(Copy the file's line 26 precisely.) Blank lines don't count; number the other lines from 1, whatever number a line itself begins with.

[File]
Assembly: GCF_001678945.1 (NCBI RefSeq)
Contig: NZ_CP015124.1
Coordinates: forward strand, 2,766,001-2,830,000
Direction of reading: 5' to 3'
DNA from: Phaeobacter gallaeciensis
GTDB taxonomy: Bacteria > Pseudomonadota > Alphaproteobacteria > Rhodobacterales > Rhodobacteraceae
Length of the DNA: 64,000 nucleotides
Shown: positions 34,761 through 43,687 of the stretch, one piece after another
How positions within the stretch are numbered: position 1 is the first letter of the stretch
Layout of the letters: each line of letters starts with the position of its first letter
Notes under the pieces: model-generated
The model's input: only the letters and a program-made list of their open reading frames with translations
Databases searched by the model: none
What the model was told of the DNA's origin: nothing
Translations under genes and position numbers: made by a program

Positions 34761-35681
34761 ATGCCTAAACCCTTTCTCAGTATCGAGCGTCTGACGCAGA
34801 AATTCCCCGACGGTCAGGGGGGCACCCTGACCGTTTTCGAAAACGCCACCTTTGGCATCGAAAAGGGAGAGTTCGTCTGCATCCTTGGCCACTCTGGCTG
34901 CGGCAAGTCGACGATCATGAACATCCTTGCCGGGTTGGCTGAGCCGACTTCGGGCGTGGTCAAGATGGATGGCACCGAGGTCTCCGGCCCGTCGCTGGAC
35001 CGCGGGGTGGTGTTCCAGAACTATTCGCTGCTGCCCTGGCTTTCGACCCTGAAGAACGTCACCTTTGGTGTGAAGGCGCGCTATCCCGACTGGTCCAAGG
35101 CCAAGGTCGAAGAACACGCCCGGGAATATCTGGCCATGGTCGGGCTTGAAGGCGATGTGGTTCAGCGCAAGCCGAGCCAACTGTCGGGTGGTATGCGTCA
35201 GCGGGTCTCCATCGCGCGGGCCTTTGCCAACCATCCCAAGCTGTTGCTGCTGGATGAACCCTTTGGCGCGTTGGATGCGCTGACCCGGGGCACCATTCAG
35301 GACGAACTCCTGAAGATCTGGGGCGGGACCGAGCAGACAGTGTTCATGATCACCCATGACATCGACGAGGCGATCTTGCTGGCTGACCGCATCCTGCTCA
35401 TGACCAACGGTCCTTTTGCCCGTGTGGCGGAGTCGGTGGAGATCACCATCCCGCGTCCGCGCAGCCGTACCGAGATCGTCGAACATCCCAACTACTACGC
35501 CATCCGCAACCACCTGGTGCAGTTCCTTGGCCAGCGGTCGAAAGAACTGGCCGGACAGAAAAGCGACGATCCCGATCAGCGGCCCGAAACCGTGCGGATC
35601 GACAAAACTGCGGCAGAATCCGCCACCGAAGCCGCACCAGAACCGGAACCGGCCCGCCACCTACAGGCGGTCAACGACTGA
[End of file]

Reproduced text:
35601 GACAAAACTGCGGCAGAATCCGCCACCGAAGCCGCACCAGAACCGGAACCGGCCCGCCACCTACAGGCGGTCAACGACTGA